My new for-the-moment friend had chosen the full experience: the Joan Roca Menu at €110 + €44 for matching wines. Looking to stretch my Euros, I had chosen the amazing-value Moo Lunch Menu, including a glass of wine, water & coffee, or in my case hoji-cha (Japanese rice tea), for €49 (£35 or US$54)… a snip for a Londoner.
The Moo Lunch Menu was made up an appetiser, then 3 different courses, followed by ‘tea-time’. Each course offered a combination of tastes, flavours & textures introduced by the chef in gastronomic terms that sounded like poetry. I started to write them down, but soon gave up… just enjoy, I thought!
For my glass of wine, I chose a white… Can Feixes Blanc Selecció 2012, made in the hills of the nearby denominació d’origen of Penedès. Like so many Catalan whites, it was slightly pétillant… to give character & zest, just like the Catalans themselves.
Visiting the Barcelona barrio of Gràcia
I was tempted to go for a second glass of wine at Roca Moo, but no, I thought, I want to pace myself, as my next visit was to Viblioteca Wine & Cheese Bar, recommended to me by local wine blogger Zoltan Nagy & which offered a different, more intimate experience, in the ‘popular’ district of Gràcia.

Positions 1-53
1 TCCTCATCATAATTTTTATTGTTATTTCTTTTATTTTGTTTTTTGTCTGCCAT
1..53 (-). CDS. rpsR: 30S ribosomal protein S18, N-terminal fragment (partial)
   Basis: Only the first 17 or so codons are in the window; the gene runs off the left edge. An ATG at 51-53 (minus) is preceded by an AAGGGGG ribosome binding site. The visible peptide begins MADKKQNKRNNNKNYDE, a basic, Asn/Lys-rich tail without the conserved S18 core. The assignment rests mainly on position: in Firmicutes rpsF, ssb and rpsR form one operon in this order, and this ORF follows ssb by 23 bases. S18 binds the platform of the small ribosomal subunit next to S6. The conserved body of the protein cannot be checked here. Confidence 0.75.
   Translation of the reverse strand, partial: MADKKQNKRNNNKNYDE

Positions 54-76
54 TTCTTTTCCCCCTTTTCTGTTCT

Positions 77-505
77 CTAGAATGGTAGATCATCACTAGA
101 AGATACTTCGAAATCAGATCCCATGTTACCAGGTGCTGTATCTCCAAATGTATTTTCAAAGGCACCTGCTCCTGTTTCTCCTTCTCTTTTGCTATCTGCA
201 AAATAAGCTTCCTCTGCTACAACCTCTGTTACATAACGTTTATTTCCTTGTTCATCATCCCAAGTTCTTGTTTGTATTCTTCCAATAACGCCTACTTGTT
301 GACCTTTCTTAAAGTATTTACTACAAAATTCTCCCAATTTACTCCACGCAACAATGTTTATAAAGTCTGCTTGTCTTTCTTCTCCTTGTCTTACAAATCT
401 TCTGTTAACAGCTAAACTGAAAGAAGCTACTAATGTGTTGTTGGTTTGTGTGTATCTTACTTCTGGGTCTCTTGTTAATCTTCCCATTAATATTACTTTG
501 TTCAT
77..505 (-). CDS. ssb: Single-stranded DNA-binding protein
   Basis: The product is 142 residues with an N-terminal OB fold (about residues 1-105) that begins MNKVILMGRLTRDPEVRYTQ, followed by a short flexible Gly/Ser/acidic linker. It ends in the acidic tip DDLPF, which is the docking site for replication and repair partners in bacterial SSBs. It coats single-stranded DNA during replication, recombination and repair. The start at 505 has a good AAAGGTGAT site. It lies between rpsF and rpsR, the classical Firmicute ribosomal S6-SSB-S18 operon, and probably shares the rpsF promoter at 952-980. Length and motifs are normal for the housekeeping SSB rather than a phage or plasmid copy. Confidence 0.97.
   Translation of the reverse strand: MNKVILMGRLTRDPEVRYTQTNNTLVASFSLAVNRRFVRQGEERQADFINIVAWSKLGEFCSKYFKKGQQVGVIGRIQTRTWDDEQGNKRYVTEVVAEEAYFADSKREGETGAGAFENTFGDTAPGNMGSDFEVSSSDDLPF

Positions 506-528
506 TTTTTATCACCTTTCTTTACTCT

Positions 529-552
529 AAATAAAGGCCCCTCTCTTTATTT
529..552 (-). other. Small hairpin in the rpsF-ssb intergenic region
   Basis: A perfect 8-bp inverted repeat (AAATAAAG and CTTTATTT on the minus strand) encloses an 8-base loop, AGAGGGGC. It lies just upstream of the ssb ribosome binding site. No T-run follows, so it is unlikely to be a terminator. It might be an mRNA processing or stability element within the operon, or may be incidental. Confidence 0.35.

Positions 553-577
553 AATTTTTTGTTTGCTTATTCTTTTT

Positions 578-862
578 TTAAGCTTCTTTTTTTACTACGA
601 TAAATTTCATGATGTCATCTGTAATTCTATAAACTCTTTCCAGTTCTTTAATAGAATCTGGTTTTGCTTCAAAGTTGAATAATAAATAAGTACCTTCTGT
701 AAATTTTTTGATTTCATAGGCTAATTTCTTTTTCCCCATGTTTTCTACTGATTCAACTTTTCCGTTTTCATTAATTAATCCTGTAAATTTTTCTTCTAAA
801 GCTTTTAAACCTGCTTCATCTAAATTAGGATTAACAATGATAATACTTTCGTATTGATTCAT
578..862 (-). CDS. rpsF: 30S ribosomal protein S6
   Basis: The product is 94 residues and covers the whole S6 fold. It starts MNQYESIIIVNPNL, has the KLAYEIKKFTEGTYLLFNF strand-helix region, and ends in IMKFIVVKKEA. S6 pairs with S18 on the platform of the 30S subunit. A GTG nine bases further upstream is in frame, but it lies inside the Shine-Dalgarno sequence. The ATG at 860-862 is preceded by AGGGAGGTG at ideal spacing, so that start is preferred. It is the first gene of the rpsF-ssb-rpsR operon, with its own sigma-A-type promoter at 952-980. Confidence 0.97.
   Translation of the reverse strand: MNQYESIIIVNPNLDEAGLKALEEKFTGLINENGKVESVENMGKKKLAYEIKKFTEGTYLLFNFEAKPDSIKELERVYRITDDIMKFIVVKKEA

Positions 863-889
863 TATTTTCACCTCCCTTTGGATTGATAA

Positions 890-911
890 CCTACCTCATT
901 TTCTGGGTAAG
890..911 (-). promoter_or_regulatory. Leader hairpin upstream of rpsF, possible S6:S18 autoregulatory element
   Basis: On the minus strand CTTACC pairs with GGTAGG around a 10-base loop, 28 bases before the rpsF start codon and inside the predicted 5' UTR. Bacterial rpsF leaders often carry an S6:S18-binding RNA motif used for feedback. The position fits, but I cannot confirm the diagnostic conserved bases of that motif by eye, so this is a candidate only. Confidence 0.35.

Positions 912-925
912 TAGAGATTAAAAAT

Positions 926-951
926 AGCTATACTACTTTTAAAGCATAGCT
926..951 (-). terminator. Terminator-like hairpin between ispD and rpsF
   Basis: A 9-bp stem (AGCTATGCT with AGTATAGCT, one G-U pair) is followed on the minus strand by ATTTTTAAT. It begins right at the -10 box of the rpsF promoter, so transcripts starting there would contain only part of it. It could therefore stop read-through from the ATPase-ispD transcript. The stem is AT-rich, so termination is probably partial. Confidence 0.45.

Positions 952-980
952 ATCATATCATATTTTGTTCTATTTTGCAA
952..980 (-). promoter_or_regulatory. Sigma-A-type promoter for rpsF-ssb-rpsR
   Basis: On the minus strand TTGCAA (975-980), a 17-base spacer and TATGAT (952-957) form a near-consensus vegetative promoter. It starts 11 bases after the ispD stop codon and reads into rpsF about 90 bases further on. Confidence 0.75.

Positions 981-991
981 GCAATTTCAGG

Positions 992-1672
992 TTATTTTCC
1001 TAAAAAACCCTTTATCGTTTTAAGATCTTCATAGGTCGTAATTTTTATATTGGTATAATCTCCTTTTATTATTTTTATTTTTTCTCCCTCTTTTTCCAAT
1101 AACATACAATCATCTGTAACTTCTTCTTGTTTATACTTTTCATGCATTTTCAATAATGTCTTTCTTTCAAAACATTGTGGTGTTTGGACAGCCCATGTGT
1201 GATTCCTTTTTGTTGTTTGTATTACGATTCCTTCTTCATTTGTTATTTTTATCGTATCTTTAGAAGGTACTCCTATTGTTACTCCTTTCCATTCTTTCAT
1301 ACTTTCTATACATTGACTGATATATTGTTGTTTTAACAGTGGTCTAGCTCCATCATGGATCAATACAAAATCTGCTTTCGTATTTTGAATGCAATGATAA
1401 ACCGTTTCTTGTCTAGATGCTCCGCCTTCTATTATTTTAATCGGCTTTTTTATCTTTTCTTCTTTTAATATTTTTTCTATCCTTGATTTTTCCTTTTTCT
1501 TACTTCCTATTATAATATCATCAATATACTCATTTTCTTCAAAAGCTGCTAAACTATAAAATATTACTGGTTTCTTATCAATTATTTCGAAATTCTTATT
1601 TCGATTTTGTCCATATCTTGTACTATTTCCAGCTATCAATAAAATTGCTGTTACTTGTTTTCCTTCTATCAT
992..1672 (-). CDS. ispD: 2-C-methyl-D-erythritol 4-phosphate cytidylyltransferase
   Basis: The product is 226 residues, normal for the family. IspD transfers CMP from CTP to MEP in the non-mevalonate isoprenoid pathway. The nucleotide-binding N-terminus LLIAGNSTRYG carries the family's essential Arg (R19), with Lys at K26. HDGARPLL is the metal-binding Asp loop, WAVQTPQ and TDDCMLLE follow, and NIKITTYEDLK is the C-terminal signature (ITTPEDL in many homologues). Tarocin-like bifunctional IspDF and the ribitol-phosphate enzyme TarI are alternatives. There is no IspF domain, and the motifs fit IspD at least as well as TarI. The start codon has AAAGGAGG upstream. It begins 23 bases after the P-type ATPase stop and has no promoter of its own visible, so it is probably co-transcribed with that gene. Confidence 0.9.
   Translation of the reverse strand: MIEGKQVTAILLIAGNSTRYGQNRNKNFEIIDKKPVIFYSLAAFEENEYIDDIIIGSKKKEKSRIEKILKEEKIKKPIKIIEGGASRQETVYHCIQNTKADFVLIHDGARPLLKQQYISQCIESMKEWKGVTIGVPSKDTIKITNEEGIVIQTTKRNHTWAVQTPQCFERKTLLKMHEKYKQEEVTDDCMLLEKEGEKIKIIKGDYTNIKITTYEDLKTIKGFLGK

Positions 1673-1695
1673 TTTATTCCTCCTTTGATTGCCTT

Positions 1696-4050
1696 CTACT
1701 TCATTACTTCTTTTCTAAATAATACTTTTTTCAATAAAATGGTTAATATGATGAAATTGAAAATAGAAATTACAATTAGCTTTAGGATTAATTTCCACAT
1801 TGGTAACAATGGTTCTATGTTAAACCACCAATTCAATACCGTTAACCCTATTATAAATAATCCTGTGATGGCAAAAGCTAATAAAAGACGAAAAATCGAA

My post-lunch walk took me past my first flat in Barcelona, in Mozart street. The front door had, er, been decorated… with graffiti. I had only lived there for a few months, & then realised that in those days, as a foreign, freelance journalist, I needed a better address – on the other side of Gràcia – if I were to hobnob with the glitterati of Barcelona.